"Social security is socialism," said Jim Chase, 80, a retiree on social security, who is a member of the Ludington Tea Party. "If we don't stop all this spending, we won't have anything left for our grandchildren."
Chase said he would rather have a system where Americans were able to invest their social security payments themselves, an idea not unlike President Bush's proposal to privatize social security. So when Santelli let rip, fiscal conservatives were eager to answer the call.
"It wasn't like all of a sudden we woke up and said we need a Tea Party," said Amy Kremer, 49, one of the founders of the Atlanta Tea Party. "This came after years of rumblings through the conservative world. The fuel was already there and he (Santelli) just lit the fuse."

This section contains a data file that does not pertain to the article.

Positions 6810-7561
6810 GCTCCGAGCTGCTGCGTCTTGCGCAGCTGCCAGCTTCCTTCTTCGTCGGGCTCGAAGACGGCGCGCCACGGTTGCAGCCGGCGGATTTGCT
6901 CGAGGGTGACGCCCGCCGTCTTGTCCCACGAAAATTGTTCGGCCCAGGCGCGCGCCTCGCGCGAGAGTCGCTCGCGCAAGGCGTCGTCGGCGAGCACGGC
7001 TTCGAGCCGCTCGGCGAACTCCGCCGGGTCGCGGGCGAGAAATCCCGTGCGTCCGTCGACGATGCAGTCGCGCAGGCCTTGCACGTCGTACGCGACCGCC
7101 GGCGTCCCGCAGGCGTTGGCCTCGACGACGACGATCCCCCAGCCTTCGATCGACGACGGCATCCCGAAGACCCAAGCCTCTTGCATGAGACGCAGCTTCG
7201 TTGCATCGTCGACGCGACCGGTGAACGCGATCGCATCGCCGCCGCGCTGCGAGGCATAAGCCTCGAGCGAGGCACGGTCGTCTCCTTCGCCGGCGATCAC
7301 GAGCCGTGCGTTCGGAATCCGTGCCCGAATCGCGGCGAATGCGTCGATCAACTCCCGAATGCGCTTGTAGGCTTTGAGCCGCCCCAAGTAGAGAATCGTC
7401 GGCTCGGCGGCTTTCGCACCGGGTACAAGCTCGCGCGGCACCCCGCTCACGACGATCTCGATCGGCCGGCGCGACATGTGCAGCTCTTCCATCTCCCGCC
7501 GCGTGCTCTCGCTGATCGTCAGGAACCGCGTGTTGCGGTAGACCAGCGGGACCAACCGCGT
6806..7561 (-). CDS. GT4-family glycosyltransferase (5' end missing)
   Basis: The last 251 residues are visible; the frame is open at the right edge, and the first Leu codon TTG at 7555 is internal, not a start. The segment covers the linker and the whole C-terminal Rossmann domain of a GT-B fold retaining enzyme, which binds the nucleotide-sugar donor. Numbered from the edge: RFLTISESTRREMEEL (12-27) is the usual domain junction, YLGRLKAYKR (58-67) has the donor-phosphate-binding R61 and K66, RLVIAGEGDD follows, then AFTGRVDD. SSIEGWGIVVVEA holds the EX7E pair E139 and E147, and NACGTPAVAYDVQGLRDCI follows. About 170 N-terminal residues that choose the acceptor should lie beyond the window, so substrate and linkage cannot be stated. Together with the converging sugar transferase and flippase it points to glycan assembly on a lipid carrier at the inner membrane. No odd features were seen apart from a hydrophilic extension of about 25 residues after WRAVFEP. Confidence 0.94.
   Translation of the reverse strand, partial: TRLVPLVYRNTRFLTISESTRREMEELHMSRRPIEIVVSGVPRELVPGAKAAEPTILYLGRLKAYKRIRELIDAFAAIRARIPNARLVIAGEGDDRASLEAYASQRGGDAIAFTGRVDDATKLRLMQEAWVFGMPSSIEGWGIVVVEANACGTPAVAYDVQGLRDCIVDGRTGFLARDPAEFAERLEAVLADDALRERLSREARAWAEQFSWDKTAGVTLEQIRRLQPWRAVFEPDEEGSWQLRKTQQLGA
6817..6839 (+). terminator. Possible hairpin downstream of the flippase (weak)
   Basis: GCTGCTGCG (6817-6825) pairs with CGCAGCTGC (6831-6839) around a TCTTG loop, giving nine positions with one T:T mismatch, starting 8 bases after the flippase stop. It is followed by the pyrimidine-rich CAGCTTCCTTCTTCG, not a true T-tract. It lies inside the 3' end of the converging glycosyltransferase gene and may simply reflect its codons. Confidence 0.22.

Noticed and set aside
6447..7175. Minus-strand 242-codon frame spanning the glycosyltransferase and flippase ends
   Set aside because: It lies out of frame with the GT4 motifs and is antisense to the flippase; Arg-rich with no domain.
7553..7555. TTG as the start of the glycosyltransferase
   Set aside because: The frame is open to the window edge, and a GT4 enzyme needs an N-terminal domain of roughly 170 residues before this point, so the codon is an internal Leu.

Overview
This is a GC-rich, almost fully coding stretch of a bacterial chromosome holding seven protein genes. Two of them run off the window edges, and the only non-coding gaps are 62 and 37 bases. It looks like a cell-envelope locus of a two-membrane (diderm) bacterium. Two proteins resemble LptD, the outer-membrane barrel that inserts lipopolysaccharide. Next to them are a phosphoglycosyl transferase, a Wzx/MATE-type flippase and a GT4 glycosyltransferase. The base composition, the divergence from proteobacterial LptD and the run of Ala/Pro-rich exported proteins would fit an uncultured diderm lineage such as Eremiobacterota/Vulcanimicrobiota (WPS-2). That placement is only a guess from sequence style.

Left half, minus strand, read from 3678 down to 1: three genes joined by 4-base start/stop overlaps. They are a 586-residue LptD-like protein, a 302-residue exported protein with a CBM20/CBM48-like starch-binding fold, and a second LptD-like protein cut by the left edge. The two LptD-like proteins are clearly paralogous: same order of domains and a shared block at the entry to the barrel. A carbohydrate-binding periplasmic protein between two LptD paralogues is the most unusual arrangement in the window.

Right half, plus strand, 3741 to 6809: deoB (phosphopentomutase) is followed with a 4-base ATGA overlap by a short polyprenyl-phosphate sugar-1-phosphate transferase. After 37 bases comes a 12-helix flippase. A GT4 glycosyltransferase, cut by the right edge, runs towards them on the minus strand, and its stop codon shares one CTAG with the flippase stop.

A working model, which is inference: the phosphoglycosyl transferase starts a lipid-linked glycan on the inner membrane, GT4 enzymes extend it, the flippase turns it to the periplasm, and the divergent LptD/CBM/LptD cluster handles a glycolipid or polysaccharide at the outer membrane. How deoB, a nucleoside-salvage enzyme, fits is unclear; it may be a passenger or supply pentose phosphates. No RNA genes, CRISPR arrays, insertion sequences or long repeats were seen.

A small group of conservatives on Twitter instantly took up the Tea Party theme and in a conference call on February 20 they planned tea parties for the following week. On Friday February 27, 2009, a total of 48 tea parties were held around the country and coordinators estimated turnout at 35,000 people.
"That inspired me to keep going," he said.
Jenny Beth Martin, a former Republican activist in Atlanta, was on the original conference call and said after the surprising success of February 27, a second round was planned for April 15, the day American's taxes are due. Activists used Facebook to spread the word.